A particular nanoparticle according to the present invention can further comprise a targeting agent allowing its interaction with a recognition element present on the target cell. Such a targeting agent typically acts once the nanoparticles are accumulated on the target site. The targeting agent can be any biological or chemical structure displaying affinity for molecules present in the human or animal body. For instance it can be a peptide, oligopeptide or polypeptide, a protein, a nucleic acid (DNA, RNA, SiRNA, tRNA, miRNA, etc.), a hormone, a vitamin, an enzyme, the ligand of a molecule expressed by a pathological cell, in particular the ligand of a tumor antigen, hormone receptor, cytokine receptor or growth factor receptor. Said targeting agents can be selected for example in the group consisting in LHRH, EGF, a folate, anti-B-FN antibody, E-selectin/P-selectin, anti-IL-2Roc antibody, GHRH, etc.

COMPOSITION

Another particular object herein described relates to a pharmaceutical composition comprising nanoparticles such as defined hereinabove, preferably together with a pharmaceutically acceptable carrier or vehicle.

A typical object of the invention is a composition inducing in a mammal subject having a tumor, preferably in a human subject having a tumor, (i) the destruction of more than 30% of cancer cells in a tumor volume or (ii) at least more than 20% of tumor size reduction when the volume (Vc) of said composition occupies between 2 and 50% of the tumor volume (Vt) and when the tumor is exposed to ionizing radiations, wherein the composition comprises inorganic nanoparticles having a volume (Vin) having an electron density at least 5 times the electron density of the corresponding volume 1 (Vwl)of water.

In a typical embodiment, the volume of the mammal's tumor is between 3 cm3 (3 cc) and 5000 cm3 (5000 cc).

The composition can be in the form of a solid, liquid (particles in suspension), aerosol, gel, paste, and the like. Preferred compositions are in a liquid or a gel form. Particularly preferred compositions are in liquid form.

The carrier which is employed can be any classical support for the skilled person, such as for example a saline, isotonic, sterile, buffered solution, a non-aqueous vehicle solution and the like.

The composition can also comprise stabilizers, sweeteners, surfactants, polymers and the like. It can be formulated for example as ampoule, aerosol, bottle, tablet, capsule, by using techniques of pharmaceutical formulation known by the skilled person.

Generally, the composition, in liquid or gel form, comprise between about 0.05 g/L and about 450 g/L of nanoparticles, between about 0.05 g/L and about 150 g/L of nanoparticles, preferably at least about 10 g/L, 20 g/L, 40 g/L, 45 g/L, 50 g/L, 55 g/L, 60 g/L, 80 g/L, 100 g/L, 150 g/L, 200 g/L, 250 g/L, 300 g/L, 350 g/L or 400 g/L of nanoparticles.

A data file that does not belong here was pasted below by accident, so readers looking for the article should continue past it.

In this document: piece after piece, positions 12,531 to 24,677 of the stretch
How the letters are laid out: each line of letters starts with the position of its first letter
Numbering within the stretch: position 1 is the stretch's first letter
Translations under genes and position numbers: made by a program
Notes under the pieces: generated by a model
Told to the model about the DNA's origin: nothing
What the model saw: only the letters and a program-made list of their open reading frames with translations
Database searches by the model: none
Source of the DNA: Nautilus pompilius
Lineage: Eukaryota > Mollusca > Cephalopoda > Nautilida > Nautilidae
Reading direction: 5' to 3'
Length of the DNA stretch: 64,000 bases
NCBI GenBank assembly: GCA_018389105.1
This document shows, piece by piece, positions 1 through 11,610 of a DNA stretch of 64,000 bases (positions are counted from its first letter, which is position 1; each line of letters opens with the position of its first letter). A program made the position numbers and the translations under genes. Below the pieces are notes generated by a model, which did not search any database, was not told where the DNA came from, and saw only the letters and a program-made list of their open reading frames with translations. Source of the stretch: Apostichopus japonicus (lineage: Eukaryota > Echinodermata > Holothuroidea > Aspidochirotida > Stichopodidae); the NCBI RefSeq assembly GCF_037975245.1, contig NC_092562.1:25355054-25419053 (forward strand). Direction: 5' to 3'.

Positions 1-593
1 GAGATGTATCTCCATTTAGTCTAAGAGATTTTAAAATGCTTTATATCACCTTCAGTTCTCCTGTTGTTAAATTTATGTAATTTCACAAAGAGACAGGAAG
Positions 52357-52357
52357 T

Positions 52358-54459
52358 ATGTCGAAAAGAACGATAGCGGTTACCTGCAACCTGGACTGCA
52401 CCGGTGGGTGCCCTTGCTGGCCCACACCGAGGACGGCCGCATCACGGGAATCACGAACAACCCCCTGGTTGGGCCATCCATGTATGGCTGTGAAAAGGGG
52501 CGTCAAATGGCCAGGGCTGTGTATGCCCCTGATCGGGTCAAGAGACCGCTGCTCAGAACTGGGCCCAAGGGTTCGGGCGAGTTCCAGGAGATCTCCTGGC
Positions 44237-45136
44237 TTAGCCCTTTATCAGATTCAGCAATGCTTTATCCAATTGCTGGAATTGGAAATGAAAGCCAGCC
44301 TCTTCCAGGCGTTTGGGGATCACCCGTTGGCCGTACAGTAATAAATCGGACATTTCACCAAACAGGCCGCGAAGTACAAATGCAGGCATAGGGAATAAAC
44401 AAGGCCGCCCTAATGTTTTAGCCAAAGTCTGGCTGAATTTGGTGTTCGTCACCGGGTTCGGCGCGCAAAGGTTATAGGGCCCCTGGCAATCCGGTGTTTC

The concentration of nanoparticles in the composition can be measured by dry extract. A dry extract is ideally measured following a drying step of the suspension comprising the nanoparticles in a drying oven.

ADMINISTRATION ROUTE

The nanoparticles of the invention can be administered to the subject using different possible routes such as local (intra- tumoral (IT), intra-arterial (IA)), subcutaneous, intra venous (IV), intra-dermic, airways (inhalation), intra peritoneal, intra muscular, intra-articular, intra-thecal, intra-ocular or oral route (per os), preferably using IT, IV or IA.

Repeated injections or administrations of nanoparticles can be performed, when appropriate. SOLID TUMOR

The invention can be used to treat any type of malignant solid tumors, in particular of epithelial, neuroectodermal or mesenchymal origin, as well as lymphatic cancers. The nanoparticles can also be used for advanced stage tumors which cannot be surgically removed.

The nanoparticles herein described are in particular intended to be used to treat cancer where radiotherapy is a classical treatment or is the most appropriate treatment for a particular subject, or where radiotherapy could be indicated. Such cancer may be selected in particular from the group consisting of skin cancer, including malignant neoplasms associated to AIDS, melanoma; squamous cancer; central nervous system tumors including brain, cerebellum, pituitary, spinal cord, brainstem, eye and orbit; head and neck tumors; lung cancers; breast cancers; gastrointestinal tumors such as liver and hepatobiliary tract cancers, colon, rectum and anal cancers, stomach, pancreas, oesophagus cancer; male genitourinary tumors such as prostate, testis, penis and urethra cancers; gynecologic tumors such as uterine cervix, endometrium, ovary, fallopian tube, vagina and vulvar cancers; adrenal and retroperitoneal tumors; sarcomas of bone and soft tissue regardless the localization; and pediatric tumors such as Wilm' s tumor, neuroblastoma, central nervous system tumors, Ewing' s sarcoma, etc.

TUMOR VOLUME (Vt) EVALUATION BEFORE TREATMENT Tumor volume imaging includes radiography, computed tomography (CT), magnetic resonance imaging (MRI), ultrasound (US), single photon emission tomography (SPECT), and positron emission tomography (PET) as known by the skilled person. All those techniques are used to evaluate the tumor volume. CT and MRI are the most commonly used procedures for treatment planning.